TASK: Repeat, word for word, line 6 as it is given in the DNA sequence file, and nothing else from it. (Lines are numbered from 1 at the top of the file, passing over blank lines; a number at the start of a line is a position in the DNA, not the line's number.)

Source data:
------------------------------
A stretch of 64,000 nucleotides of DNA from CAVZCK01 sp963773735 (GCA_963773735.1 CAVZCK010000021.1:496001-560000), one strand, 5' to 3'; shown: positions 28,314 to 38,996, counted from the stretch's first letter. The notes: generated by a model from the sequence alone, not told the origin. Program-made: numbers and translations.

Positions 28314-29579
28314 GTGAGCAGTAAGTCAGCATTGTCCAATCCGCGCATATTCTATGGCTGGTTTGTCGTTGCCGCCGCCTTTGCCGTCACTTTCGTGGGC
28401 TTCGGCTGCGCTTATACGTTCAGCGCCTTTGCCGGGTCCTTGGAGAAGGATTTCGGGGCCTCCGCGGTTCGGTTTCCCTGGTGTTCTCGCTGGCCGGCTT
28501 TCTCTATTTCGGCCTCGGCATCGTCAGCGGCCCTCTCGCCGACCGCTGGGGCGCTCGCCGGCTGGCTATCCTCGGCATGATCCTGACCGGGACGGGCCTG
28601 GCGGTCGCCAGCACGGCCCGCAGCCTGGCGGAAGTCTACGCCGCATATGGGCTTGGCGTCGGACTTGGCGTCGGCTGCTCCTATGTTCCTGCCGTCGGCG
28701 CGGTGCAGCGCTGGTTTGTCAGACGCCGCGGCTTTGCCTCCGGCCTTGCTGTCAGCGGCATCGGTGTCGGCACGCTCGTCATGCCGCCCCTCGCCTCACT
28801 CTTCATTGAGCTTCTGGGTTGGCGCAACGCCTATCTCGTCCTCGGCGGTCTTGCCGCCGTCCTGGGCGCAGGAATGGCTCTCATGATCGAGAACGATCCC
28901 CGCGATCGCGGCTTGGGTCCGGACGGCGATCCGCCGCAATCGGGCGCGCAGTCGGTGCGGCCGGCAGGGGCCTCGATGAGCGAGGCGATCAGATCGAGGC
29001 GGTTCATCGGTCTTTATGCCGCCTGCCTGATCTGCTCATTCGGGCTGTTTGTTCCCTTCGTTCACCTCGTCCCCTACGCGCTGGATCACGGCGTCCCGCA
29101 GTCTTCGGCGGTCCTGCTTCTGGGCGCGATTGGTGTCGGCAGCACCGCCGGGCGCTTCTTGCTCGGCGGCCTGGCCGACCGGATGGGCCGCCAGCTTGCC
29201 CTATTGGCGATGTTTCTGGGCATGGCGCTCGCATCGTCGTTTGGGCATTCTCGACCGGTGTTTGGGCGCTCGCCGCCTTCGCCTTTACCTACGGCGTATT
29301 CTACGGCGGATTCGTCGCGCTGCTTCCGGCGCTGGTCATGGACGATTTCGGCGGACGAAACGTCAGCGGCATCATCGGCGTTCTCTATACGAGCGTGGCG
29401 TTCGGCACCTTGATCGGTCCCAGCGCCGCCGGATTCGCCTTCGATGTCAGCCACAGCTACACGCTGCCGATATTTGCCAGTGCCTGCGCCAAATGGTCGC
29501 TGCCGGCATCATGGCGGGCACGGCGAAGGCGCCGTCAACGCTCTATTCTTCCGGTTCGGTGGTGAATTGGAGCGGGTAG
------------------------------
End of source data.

28601 GCGGTCGCCAGCACGGCCCGCAGCCTGGCGGAAGTCTACGCCGCATATGGGCTTGGCGTCGGACTTGGCGTCGGCTGCTCCTATGTTCCTGCCGTCGGCG